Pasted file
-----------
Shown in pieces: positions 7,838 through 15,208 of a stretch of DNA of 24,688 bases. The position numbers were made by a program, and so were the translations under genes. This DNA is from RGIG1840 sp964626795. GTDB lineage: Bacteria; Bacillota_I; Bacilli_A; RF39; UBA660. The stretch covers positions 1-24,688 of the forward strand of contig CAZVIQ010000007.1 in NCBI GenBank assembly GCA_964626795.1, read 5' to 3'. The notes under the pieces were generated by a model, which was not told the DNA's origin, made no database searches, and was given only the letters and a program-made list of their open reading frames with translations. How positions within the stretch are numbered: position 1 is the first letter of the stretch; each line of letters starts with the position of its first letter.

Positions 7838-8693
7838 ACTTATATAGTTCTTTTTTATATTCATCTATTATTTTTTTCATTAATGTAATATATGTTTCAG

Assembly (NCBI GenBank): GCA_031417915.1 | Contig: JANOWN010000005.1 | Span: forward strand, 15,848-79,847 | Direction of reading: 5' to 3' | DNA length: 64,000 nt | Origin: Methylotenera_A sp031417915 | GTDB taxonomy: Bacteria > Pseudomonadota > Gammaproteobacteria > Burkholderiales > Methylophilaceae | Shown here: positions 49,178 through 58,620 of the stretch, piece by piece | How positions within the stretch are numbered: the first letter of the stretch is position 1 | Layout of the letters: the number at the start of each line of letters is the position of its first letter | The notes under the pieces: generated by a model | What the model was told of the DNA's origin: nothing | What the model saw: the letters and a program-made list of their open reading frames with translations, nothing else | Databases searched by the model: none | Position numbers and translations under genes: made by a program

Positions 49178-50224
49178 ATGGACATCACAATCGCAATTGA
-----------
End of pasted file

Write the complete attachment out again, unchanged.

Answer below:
Shown in pieces: positions 7,838 through 15,208 of a stretch of DNA of 24,688 bases. The position numbers were made by a program, and so were the translations under genes. This DNA is from RGIG1840 sp964626795. GTDB lineage: Bacteria; Bacillota_I; Bacilli_A; RF39; UBA660. The stretch covers positions 1-24,688 of the forward strand of contig CAZVIQ010000007.1 in NCBI GenBank assembly GCA_964626795.1, read 5' to 3'. The notes under the pieces were generated by a model, which was not told the DNA's origin, made no database searches, and was given only the letters and a program-made list of their open reading frames with translations. How positions within the stretch are numbered: position 1 is the first letter of the stretch; each line of letters starts with the position of its first letter.

Positions 7838-8693
7838 ACTTATATAGTTCTTTTTTATATTCATCTATTATTTTTTTCATTAATGTAATATATGTTTCAG

Assembly (NCBI GenBank): GCA_031417915.1 | Contig: JANOWN010000005.1 | Span: forward strand, 15,848-79,847 | Direction of reading: 5' to 3' | DNA length: 64,000 nt | Origin: Methylotenera_A sp031417915 | GTDB taxonomy: Bacteria > Pseudomonadota > Gammaproteobacteria > Burkholderiales > Methylophilaceae | Shown here: positions 49,178 through 58,620 of the stretch, piece by piece | How positions within the stretch are numbered: the first letter of the stretch is position 1 | Layout of the letters: the number at the start of each line of letters is the position of its first letter | The notes under the pieces: generated by a model | What the model was told of the DNA's origin: nothing | What the model saw: the letters and a program-made list of their open reading frames with translations, nothing else | Databases searched by the model: none | Position numbers and translations under genes: made by a program

Positions 49178-50224
49178 ATGGACATCACAATCGCAATTGA